Behavior of young children in a situation simulating entrapment in refrigerators was studied in order to develop standards for inside releasing devices, in accordance with Public Law 930 of the 84th Congress.

Using a specially designed enclosure, 201 children 2 to 5 years of age took part in tests in which six devices were used, including two developed in the course of this experiment as the result of observation of behavior.

Success in escaping was dependent on the device, a child's age and size and his behavior. It was also influenced by the educational level of the parents, a higher rate of success being associated with fewer years of education attained by mother and father combined. Three major types of behavior were observed: (1) inaction, with no effort or only slight effort to get out (24%); (2) purposeful effort to escape (39%); (3) violent action both directed toward escape and undirected (37%).

Some of the children made no outcry (6% of the 2-year-olds and 50% of the 5-year-olds). Not all children pushed. When tested with devices where pushing was appropriate, 61% used this technique. Some children had curious twisting and twining movements of the fingers or clenching of the hands. When presented with a gadget that could be grasped, some (18%) pulled, a few (9%) pushed, but 40% tried to turn it like a doorknob.

Time of confinement in the enclosure was short for most children. Three-fourths released themselves or were released in less than 3 minutes; one-fourth in less than 10 seconds. Of those who let themselves out, one-half did so in less than 10 seconds. One-third of the children emerged unruffled, about half were upset but could be comforted easily, and a small group (11%) required some help to become calm.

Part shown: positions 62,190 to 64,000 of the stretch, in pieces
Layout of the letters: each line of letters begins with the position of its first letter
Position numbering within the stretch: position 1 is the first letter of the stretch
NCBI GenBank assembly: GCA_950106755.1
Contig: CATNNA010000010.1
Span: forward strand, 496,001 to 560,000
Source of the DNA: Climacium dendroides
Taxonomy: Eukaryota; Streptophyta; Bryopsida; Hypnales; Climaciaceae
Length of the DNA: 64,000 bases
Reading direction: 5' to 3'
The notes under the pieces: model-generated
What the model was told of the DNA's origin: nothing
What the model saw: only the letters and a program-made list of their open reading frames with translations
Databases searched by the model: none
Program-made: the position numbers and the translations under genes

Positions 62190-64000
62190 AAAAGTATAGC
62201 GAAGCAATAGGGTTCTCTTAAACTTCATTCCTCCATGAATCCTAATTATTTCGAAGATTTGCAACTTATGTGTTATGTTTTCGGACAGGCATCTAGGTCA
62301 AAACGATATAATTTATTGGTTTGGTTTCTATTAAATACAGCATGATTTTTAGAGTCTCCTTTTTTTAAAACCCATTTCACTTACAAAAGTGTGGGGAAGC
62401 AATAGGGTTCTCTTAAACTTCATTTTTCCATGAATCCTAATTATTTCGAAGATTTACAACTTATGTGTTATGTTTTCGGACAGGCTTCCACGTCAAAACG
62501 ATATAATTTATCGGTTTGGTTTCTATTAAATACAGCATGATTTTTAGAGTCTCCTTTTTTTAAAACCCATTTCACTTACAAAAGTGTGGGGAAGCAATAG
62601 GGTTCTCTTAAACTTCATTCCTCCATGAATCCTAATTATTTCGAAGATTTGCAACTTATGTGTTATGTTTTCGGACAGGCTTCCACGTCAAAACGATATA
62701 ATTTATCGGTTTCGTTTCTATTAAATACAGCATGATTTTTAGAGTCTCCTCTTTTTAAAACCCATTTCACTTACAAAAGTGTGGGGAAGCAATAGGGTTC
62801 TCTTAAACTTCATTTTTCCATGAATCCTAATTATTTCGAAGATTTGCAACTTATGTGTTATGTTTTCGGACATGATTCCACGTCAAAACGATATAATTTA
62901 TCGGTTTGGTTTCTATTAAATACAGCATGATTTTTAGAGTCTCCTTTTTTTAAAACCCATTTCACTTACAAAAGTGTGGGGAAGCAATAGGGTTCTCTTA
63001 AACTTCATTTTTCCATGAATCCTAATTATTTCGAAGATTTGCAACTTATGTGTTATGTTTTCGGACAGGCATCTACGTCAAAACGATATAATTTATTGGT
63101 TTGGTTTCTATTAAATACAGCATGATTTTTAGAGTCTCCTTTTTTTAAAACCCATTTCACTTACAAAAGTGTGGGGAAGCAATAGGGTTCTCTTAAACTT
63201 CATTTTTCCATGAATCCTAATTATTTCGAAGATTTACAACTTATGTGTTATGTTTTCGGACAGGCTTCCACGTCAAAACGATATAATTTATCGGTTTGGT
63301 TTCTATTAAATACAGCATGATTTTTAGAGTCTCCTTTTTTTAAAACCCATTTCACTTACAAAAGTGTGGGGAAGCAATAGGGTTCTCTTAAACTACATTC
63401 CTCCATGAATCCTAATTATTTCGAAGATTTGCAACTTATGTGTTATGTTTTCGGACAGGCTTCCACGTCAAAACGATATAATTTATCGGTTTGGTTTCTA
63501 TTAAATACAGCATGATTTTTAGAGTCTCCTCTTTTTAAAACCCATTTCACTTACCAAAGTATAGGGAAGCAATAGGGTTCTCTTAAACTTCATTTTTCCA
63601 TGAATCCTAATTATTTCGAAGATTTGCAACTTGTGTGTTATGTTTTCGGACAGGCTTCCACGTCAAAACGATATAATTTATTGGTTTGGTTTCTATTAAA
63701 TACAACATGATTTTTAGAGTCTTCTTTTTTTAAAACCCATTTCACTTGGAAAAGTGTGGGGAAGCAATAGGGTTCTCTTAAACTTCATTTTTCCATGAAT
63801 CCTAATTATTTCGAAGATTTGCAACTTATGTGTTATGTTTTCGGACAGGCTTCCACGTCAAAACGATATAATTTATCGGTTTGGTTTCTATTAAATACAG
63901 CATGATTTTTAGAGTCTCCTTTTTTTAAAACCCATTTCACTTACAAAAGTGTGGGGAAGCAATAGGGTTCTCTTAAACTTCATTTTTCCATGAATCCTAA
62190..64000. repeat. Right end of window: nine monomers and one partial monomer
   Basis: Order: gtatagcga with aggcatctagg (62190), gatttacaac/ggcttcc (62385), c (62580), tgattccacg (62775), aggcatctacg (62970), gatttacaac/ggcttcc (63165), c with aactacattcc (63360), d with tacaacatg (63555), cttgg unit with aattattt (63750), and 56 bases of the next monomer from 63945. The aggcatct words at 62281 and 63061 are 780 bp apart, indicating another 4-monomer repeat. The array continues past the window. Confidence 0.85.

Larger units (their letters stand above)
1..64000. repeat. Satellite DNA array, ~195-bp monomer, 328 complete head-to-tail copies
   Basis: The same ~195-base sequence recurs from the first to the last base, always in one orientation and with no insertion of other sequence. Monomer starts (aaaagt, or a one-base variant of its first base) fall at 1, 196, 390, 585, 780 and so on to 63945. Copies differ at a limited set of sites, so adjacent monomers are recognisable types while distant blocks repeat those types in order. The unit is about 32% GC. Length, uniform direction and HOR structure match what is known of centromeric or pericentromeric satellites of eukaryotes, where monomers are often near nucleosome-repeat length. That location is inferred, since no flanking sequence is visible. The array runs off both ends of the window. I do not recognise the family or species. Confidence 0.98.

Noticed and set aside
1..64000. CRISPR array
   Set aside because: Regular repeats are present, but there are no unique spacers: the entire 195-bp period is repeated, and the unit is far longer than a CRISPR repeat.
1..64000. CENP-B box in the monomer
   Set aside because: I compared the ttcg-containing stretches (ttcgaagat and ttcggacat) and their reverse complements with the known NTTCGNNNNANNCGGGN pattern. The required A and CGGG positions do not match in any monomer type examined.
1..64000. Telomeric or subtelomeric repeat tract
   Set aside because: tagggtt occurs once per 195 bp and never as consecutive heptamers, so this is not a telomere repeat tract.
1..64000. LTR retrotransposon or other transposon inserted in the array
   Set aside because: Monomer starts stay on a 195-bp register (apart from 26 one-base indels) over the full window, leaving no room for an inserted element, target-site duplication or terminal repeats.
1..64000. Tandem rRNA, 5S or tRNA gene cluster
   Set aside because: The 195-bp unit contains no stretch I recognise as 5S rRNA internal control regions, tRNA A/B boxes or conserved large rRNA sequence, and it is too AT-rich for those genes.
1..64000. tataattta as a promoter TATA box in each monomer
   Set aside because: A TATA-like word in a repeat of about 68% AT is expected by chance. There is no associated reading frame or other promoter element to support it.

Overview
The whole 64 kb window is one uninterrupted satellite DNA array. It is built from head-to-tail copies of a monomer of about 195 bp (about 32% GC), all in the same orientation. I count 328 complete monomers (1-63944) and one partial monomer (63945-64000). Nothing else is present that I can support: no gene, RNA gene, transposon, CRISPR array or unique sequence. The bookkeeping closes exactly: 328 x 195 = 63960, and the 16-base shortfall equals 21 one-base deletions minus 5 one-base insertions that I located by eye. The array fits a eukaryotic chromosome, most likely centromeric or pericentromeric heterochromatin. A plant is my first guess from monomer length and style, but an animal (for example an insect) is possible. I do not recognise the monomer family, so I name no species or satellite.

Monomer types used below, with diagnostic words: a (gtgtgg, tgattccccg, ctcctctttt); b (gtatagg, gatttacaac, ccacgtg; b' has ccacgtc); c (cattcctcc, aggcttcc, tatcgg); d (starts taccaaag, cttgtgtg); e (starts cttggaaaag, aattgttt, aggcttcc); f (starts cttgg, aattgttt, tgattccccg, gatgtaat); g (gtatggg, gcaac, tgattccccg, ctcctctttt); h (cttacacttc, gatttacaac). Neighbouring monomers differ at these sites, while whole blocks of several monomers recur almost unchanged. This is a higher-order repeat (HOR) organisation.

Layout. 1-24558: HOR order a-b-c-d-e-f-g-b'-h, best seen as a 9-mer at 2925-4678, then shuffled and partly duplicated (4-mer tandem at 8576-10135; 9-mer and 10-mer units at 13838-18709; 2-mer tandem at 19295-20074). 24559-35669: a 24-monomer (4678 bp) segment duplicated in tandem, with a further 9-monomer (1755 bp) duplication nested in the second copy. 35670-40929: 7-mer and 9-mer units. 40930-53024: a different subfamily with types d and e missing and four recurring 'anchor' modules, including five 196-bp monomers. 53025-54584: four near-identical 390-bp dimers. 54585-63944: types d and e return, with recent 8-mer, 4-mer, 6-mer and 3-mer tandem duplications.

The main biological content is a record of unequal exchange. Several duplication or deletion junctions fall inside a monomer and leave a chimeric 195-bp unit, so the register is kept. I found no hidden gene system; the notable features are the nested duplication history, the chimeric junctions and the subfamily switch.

Forces exerted in any horizontal direction by the children for whom such records were obtained ranged up to 29 pounds. The average was about 10 pounds for 3-year-olds and about 21 pounds for 5-year-olds. For reasons not known, the 2-year-old group exerted a slightly greater average force than did the 3-year-old group.

More than one-fourth of the children exerted in excess of 18 pounds and almost two-thirds in excess of 12 pounds.

Data from these experiments proved valuable in developing standards for release devices (as required by Public Law 930), which are expected to be effective for self-release by a large percentage of, but not all, entrapped children. An important result of the behavior study was the finding that, when entrapped, children most often try to escape either by pushing on the door through which they entered the enclosure, or by manipulating a knob release as they would a doorknob. Relatively few children pushed against the back, sides or ceiling of the enclosure.

A follow-up study of 96 test subjects, 8 months after the tests, by interviews with the mothers showed very little obvious residual effect. Reversion to infantile behavior was not found. A number of children still talked about the tests, some with pleasure, a few with resentment. Mothers were not aware of more than ephemeral emotional upset in any of the children.

Reasons for the low level of anxiety engendered by the tests may lie in the precautions taken and in factors inherent in the situation; the parents were not involved in the incident, which enabled them to be calm and casual with the children.

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